Sep 30, 2015

Artist to Watch | Ambivalently Yours

"Learning more about feminism and making it a central factor in my work, gave me the tools I needed to stand up for myself and question the unfair things I had always taken for granted." 

We know about a lot of artists that we feel you should know about. This week we reached out to this particular artist that we both love, and we asked her if she'd be willing to answer some questions for you guys. 

She's an anonymous feminist artist that goes by the name of Ambivalently Yours. You can find her art on her Tumblr and Instagram, which she uses as a way to communicate with her followers. They share with her their feminist feelings and questions and she turns them into iconic art pieces. She is currently featured in two exhibits; one at the Café L'Artère which is coming to an end this October 1st and one at the Monastiraki which I was able to go to this past weekend. You can check out the post we made about it here

E.S.: Montreal is a pretty big place to start, and we think it's a perfect place to do it. It's surrounded with so much culture and love for the arts but your art has still been criticized to bits and pieces by people here mostly because of how you portrayed/expressed your feelings towards feminist issues. What does it feel like to experience your art being shown on a completely different platform and reaching so many people? What other cities would you like to exhibit in? 

A.Y.: Feminism is a really complex movement that touches everyone on a really emotional level, so I think that any artist dealing with feminist issues is going to eventually face criticism and push back. The whole process and all the criticism I have received has forced me to think about everything I do and to decide for myself what kind of work I want to put out into the world. It’s always terrifying to show your work in a public venue, be it the Internet or in an exhibition space, but part of being an artist is taking the risks and learning from your failures. I’m excited to be showing my work in Montreal because as you said, it is a great city and I hope that my recent exhibitions will help me connect with other artists and feminists. I also hope that I will eventually be able to exhibit in other places, especially places where people will challenge me by offering a completely different outlook on my work.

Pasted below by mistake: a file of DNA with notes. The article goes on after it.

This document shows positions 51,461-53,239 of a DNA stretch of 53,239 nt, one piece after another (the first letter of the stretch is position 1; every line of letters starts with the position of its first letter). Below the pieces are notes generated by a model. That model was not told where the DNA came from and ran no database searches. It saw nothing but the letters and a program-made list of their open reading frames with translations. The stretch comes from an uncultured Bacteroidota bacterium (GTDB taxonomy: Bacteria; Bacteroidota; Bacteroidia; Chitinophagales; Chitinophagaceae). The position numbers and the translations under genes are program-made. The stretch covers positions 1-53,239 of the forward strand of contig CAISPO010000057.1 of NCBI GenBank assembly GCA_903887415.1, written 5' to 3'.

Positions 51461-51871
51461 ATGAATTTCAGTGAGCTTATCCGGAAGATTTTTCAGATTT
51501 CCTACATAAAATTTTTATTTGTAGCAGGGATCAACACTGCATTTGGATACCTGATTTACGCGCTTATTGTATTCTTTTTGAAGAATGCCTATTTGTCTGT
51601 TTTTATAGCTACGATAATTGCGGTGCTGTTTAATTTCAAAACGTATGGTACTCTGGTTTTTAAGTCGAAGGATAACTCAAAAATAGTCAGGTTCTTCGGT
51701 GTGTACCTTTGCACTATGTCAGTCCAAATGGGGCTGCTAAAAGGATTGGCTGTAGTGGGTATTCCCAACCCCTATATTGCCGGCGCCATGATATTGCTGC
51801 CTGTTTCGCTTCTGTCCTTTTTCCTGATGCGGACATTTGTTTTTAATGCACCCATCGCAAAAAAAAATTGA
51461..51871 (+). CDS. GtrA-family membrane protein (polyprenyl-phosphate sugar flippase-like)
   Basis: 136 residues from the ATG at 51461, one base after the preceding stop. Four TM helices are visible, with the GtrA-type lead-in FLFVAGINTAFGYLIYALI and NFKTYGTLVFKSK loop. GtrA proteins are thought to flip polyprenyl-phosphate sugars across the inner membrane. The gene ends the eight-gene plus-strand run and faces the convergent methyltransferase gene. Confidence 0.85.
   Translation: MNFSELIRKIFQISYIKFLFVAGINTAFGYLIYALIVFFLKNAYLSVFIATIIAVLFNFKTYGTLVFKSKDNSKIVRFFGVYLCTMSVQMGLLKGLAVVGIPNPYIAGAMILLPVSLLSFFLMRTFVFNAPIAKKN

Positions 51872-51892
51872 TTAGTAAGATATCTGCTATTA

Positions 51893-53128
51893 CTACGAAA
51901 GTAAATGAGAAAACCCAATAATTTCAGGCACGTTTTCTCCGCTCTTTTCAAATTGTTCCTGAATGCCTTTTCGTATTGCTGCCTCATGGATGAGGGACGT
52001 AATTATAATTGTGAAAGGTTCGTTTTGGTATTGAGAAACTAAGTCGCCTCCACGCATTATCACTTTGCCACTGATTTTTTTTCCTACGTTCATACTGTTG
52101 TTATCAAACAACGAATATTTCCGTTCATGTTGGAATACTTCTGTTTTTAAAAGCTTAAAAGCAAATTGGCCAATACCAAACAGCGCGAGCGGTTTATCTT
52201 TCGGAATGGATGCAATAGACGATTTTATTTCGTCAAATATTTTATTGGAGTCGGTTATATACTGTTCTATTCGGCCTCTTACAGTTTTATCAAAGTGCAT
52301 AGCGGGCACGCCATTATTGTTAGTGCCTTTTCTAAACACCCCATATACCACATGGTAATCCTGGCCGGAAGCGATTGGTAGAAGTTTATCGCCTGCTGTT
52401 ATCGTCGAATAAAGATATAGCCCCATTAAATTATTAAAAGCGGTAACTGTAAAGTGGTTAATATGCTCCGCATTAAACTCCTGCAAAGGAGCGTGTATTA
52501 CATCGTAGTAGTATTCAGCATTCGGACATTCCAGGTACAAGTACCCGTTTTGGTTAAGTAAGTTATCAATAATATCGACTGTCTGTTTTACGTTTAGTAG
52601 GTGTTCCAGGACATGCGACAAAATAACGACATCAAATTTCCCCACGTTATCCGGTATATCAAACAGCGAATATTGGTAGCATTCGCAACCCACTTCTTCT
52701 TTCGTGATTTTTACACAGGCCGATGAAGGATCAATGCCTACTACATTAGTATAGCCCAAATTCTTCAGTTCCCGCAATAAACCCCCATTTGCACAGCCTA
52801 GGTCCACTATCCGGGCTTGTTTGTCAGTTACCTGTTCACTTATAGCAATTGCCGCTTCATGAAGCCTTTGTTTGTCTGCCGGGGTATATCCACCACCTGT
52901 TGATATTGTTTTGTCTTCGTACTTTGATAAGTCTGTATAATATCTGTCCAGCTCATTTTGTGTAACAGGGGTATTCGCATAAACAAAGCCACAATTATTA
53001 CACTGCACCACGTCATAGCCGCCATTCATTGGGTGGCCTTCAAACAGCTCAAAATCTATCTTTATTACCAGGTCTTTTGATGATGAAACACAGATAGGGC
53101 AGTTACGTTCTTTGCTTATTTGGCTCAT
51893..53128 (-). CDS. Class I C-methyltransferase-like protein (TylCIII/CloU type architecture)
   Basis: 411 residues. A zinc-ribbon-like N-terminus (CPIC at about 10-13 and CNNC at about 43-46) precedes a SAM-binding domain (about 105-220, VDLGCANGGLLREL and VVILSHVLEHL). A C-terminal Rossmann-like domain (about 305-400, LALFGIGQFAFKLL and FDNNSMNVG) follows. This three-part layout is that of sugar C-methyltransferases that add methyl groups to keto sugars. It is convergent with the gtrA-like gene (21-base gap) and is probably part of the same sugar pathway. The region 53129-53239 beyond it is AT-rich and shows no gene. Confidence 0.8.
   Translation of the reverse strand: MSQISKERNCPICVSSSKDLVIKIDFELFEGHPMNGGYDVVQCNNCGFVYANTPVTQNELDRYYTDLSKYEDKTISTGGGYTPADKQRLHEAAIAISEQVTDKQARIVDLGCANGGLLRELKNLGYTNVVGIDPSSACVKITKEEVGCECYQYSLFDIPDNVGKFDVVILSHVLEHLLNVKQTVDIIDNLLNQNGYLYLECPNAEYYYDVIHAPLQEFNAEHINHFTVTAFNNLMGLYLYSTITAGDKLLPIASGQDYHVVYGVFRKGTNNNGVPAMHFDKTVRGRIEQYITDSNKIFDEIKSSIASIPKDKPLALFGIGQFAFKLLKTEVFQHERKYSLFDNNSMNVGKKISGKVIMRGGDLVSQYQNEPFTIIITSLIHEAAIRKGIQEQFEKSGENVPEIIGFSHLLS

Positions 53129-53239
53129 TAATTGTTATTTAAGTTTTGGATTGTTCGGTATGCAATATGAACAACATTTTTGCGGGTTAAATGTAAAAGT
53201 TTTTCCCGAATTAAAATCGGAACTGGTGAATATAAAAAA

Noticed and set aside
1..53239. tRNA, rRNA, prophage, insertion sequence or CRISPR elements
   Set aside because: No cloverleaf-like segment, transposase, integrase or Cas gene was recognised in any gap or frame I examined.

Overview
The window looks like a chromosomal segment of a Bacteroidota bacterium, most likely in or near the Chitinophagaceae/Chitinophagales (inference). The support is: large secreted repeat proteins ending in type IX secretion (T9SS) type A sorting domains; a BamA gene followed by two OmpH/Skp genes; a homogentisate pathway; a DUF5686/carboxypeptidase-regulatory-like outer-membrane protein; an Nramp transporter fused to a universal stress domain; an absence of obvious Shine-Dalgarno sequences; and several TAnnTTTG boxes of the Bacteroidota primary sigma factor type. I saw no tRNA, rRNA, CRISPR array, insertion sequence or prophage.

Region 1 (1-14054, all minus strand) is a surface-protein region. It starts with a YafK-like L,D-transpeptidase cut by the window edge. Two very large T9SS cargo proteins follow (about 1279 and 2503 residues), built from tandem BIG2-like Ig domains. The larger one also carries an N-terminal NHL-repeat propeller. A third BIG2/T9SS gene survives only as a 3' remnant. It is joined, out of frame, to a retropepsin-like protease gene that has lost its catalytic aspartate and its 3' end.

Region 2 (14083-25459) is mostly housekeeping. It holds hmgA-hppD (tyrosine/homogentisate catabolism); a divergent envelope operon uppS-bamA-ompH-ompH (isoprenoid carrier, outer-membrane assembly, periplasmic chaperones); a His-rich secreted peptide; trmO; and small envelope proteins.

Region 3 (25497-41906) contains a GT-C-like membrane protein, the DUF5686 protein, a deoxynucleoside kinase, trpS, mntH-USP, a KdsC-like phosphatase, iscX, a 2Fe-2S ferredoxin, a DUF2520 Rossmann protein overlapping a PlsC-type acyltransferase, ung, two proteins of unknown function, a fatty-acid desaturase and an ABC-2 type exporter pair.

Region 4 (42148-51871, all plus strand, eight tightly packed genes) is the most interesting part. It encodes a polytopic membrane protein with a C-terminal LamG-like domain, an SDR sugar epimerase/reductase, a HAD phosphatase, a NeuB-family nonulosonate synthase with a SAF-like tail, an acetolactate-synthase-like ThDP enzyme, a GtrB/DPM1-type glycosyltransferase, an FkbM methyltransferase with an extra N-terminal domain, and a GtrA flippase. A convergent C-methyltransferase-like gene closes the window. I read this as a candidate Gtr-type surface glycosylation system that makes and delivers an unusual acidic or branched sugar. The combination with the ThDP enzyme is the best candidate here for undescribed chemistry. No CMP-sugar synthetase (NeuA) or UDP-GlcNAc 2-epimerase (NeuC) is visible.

E.S.: Obviously feminism is very close to your heart and you feel very strongly about it. What does feminism mean to you? What would you say to those who are afraid to label themselves as feminists?

A.Y.: Every time someone asks me this question, I seem to give a different answer, as my definition of feminism is constantly evolving. My favourite feminist-defining quote is by writer Kate Bailey who states, in an article for the Glasgow-based zine TYCI  :  “feminism is the tool by which we achieve equality, feminism is not a result nor tangible goal.” In other words, feminism is not an answer to a question; it is the questions you ask while looking for an answer.

I used to be really reluctant to call myself a feminist, so I completely understand when others feel that way too. I didn’t want to be mislabeled as angry or hysterical, as feminists often are. But eventually all of the inequalities I was experiencing and witnessing became too harmful to ignore. Learning more about feminism and making it a central factor in my work, gave me the tools I needed to stand up for myself and question the unfair things I had always taken for granted. 


E.S.: One of our favorites is your "Her Success is not your failure" piece. Which ones are some of your favorites?

AY: It’s too hard to pick a favourite. It changes all the time, depending on my mood.

E.S.: We find it so great that you have such an active fan base. We rarely ever see that interaction with artists. What's it like to have this interaction? To be this close to people who follow your work?

A.Y.: It’s really amazing and inspiring. I’ve received a lot of support from people on Tumblr, Instagram and other social media platforms. People have been very generous with their words of encouragements and in sharing their stories with me. It has made my practice more collaborative and less self-centered, and has inspired me to look at feminism and art in ways I never would have been able to reach on my own. For example, the interactivity in my work has taught me that different people have different definitions of feminism, and while our struggles may be similar, our experiences and needs are never universal. 
E.S.: What are your next big plans career wise? Where would you like your art to go from here?

A.Y.: I am currently working on a short film with the support of Oboro artist-run centre in Montreal. It will be released in the Spring. I am also looking into organising more art shows and hosting more art events. My next event is a Feminist Drawing Night that I am hosting with DJ Killjoy this Thursday at Café l’Artère, from 6:30 p.m. to 9 p.m.

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We hope you enjoyed this interview with Ambivalently Yours. And we just want to thank her for being so kind and letting us interview her. If you haven't heard of her you should definitely check her out ! She even has a shop and is selling some zines which you can buy here! ( Vol. 1 | Vol. 2 | Vol. 3) Thank you once again Ambivalently Yours. 


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